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June 7, 1999
Providian Shares Drop As Fraud Investigation Continues
Arthur J Pais in San Francisco
Providian Financial Corp, America's biggest issuer of cards to people with tarnished credit and a leader in home loans, is fighting back charges that it instructed telemarketers to use misleading and high pressure sales tactics.
The firm with assets worth over $ 16 billion reportedly has nine million customers nationwide. It also issues unsecured credit cards and ranks as the ninth largest credit card issues in America.
Providian is led by Shailesh J Mehta, an IIT alumnus, and one of the most profiled business leaders in the United States. Mehta is chairman of the board and president of the firm. He is credited with streamlining the company in the past five years and introducing customized credit cards.
Providian shares dropped for a fourth day on June 4 amidst fear that a three week-long investigation into the sales and collection practices of the company could drag on. Shares have fallen 21 per cent this week and 38 per cent since the consumer fraud investigation began.
The company, which has over 10 million customers, denied allegations in a recent San Francisco Chronicle report that more than a dozen current and former Providian employees have disclosed methods to sell credit card customers "add on" products.
One of the employees who says she quit the company after working for it for a year-and-a-half partly because she was tired of pushing products she considered useless.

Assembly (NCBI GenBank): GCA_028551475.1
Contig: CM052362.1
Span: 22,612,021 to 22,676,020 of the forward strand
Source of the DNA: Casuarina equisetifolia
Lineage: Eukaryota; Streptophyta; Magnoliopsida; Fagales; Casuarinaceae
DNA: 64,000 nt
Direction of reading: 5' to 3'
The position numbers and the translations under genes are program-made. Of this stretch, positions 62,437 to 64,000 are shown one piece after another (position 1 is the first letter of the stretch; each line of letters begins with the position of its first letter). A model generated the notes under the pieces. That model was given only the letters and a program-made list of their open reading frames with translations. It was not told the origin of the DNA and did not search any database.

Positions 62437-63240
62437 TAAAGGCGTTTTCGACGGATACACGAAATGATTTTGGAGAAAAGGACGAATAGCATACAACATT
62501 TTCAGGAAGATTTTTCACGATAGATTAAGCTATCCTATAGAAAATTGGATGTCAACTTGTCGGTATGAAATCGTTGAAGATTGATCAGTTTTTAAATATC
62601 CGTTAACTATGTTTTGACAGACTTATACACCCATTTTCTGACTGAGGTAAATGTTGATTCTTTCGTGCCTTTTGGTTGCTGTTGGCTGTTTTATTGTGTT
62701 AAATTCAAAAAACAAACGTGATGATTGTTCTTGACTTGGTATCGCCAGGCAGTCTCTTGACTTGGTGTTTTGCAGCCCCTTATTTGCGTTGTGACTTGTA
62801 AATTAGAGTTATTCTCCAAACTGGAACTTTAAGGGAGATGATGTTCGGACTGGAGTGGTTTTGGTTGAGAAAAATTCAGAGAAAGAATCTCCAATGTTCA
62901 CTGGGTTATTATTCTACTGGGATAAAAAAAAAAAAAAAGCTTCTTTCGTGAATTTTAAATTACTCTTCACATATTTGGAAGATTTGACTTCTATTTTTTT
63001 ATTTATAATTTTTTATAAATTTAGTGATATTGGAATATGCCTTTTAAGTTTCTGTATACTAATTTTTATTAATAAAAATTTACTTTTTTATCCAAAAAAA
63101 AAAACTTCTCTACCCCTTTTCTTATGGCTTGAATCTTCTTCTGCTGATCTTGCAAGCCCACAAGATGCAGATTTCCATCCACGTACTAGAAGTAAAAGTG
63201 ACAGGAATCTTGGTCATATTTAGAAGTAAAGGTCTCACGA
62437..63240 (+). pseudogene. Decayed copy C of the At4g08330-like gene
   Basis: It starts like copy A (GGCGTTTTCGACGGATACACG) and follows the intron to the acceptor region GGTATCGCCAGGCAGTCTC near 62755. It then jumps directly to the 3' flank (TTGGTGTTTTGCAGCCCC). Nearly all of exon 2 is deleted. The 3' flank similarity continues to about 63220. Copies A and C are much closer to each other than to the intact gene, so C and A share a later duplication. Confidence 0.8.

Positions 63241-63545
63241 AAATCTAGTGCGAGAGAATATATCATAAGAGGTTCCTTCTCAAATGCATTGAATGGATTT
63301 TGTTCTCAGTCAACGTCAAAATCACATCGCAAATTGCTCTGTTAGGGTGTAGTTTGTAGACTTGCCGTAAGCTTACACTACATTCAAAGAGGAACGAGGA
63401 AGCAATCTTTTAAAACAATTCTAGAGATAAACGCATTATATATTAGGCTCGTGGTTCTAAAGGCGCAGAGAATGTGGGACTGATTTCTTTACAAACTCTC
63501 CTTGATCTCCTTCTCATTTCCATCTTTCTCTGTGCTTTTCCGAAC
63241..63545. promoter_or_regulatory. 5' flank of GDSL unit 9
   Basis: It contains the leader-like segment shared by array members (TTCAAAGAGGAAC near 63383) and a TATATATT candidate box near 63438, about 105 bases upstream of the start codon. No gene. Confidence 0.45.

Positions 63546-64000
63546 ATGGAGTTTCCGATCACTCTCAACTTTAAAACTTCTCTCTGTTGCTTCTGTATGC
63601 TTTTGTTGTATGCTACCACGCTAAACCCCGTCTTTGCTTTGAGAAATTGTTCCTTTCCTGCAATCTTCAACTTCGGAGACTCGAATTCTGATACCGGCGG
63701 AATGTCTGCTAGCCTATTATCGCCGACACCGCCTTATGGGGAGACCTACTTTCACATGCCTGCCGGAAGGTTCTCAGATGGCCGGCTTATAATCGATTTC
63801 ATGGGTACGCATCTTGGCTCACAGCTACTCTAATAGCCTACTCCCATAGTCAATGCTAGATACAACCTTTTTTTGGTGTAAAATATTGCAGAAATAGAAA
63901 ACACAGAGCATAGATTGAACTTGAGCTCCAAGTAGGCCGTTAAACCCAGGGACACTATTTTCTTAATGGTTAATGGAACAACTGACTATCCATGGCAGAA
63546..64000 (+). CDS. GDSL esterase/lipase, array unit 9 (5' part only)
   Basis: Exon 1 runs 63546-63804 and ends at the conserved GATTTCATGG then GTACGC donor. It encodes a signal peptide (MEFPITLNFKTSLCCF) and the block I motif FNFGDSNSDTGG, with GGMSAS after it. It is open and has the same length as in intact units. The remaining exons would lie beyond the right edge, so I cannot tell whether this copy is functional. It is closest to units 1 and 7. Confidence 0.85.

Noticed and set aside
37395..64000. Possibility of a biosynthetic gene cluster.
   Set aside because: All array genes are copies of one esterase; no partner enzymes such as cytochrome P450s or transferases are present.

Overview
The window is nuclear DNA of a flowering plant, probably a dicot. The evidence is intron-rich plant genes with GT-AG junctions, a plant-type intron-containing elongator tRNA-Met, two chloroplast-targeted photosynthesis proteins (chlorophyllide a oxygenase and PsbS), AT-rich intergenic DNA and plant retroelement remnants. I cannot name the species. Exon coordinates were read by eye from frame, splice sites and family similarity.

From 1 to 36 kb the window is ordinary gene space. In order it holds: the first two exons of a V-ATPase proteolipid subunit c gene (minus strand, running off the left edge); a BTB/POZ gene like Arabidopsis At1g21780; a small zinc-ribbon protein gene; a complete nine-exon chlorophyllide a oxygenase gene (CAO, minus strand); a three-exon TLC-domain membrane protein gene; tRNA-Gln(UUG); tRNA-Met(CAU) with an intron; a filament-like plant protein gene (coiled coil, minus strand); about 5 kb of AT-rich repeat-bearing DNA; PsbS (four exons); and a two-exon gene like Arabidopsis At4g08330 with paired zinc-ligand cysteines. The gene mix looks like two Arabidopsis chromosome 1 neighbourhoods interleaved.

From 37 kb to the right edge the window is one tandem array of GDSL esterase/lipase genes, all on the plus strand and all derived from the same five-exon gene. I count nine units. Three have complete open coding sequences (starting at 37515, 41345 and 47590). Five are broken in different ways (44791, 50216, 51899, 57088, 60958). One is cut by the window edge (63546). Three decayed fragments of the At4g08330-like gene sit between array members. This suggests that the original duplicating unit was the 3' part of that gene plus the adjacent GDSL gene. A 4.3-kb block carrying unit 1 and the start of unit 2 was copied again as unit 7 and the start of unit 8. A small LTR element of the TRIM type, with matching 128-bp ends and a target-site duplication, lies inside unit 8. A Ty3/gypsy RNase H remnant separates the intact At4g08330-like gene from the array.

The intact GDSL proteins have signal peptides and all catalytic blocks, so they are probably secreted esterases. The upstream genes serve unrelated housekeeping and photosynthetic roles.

"I never thought they were worth anything," former Providian customer service representative Kim Williams said. "I thought we were just bilking customers out of their money."
But a company spokesperson asserted immediately after Williams's charges became public, "We help people to build, protect and responsibly use credit."
Several employees told the media that the high-pressure tactics resulted because of the bonuses the company provided for exceeding targets.
The article came a few days after the San Francisco District Attorney's office began an investigation into Providian's sales and collection practices. A series of civil suits against the company allege imposed unauthorized and excessive charges and falsely promised to repair damaged credit. The class action filed by a San Francisco law firm alleges that the company not only hid terms of its card agreements, and gave the impression that a $12.95-per-month credit protection card was mandatory when it was not.
The credit protection card "was our big moneymaker," a former employee told the Chronicle. "The amount sold was tremendous."
Reports in newspapers have suggested that some credit card firms use tactics to trap customers into spending more than they intended on their card because the $ 500 billion credit card market has become highly competitive, and the growth of borrowing has also come down.
The company asserted that the behavior described in the Chronicle article "is not tolerated at Providian," and offered to cancel sale of add-on products if consumers had not intended to buy them.
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